Many of us in the LGBTQIA+ community are all too familiar with the pain of being rejected by our communities, and while we have fought to improve our rights in many areas, much work remains to be done.
Today I ask for you to join me in supporting an organization that is fighting to protect more than 100,000 LGBTQIA+ students who are currently struggling to gain acceptance and receive basic civil rights protections at universities around the nation.
While Title IX protects many LGBTQIA+ students from on-campus discrimination, over 100,000 LGBTQIA+ students attend universities which have been exempted from Title IX’s civil rights protections under the banner of religious accommodation. The Religious Exemption Accountability Project (REAP) a fiscally sponsored project of the national non-profit, Soulforce, is the only organization dedicated to supporting these students and shining a light on the stories of heartbreaking discrimination they have suffered.
REAP was founded and is led by Attorney Paul Southwick, who himself was placed in conversion therapy while attending one of these universities, taking him to “one of the darkest periods” of his life. REAP defends and empowers queer, trans and non-binary students at more than 200 taxpayer-funded religious schools that actively discriminate against students on the basis of sexual orientation and gender identity/expression, through civil rights litigation, documentary film, oral history, research and public policy, fighting for a world where LGBTQIA+ students on all campuses are treated equally, with safety and respect.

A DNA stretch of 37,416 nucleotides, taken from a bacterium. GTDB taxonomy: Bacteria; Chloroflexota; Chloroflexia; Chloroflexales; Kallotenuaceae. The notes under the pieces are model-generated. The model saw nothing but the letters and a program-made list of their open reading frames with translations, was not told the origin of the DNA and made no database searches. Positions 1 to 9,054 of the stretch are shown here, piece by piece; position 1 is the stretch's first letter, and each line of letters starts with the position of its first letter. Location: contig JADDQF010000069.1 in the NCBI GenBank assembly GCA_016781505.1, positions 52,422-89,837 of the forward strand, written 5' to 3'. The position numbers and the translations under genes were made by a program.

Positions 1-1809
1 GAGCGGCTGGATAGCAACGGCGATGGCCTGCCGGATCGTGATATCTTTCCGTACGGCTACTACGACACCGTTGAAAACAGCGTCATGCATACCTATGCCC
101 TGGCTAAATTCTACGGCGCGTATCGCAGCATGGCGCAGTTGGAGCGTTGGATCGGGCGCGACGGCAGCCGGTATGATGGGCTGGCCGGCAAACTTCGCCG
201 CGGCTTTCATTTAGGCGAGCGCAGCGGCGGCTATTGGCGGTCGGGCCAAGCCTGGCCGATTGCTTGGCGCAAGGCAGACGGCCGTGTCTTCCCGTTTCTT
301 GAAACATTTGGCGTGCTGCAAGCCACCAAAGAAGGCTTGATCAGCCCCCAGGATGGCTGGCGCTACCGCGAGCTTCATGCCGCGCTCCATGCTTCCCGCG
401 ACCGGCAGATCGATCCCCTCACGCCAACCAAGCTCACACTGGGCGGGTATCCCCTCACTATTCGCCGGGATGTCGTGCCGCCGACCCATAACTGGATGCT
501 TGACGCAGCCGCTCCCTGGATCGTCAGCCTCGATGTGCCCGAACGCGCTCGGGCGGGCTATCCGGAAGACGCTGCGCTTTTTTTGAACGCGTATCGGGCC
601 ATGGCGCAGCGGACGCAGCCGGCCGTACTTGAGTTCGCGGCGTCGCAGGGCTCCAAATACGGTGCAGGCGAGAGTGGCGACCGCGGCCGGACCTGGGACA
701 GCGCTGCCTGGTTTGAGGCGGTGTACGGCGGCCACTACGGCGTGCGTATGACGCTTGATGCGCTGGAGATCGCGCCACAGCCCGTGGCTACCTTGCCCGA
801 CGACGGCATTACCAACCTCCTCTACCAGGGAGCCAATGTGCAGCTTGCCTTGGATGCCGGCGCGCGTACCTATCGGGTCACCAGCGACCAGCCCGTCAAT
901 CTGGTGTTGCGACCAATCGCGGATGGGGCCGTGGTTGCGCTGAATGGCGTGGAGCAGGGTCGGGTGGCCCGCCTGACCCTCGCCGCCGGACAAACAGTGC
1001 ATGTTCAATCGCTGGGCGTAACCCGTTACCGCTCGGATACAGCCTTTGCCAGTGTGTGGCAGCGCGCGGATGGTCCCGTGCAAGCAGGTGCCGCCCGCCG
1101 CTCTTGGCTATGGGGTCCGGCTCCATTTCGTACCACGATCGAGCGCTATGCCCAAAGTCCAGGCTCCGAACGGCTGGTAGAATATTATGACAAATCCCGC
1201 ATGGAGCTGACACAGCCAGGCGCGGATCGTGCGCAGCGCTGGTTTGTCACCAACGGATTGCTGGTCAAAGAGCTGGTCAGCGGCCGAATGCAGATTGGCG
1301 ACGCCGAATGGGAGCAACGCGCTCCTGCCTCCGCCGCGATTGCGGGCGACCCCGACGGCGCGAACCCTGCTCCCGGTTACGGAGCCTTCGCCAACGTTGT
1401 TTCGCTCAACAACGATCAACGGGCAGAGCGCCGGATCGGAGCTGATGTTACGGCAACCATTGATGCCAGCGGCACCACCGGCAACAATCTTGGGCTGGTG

These student’s stories are painful to hear. They include denial of admission and housing, academic discipline, intimidation, subjection to conversion therapy, and expulsion. Students are denied the right to form campus groups where they can find affirming voices and allies, must hide or suppress their sexual orientation or gender identity, and are banned from advocating for LGBTQIA+ rights.
Youth attending these universities are in an especially vulnerable position, and the burden of hate and discrimination is heavy, leading many to experience deep levels of depression with some reverting to self-harm and even suicide. We have left them alone and unprotected for too long.
University is a formative period of self-discovery where young adults begin to live their authentic lives, and many of these students come from communities and homes where they have been told they are damaged, broken, sinful, evil. Not only do they fight to overcome those poisonous messages, they must do so while navigating life at universities which continue to perpetuate and affirm those harms.
Today I am raising money for a group doing everything in their power to fight for these students, and change the societal narratives that these students are undeserving of protections in our society. Together REAP and I are raising money to support the incredibly brave and courageous students who have put themselves at personal risk to prevent the discrimination they experience from happening to another young person. Their stories deserve to be told, and we want them to have the resources to tell them.
Funds will be used to continue to provide resources, guidance, and support to LGBTQIA+ students who are actively experiencing discrimination on college campuses across the nation, to amplify these students' stories on social and traditional media platforms, provide legal representation to these students in the litigation Hunter et al v. The U.S. Department of Education, and assist students in filing and pursuing discrimination complaints through Title IX.
Join me in donating so LGBTQIA+ students can continue to have REAP in their corner.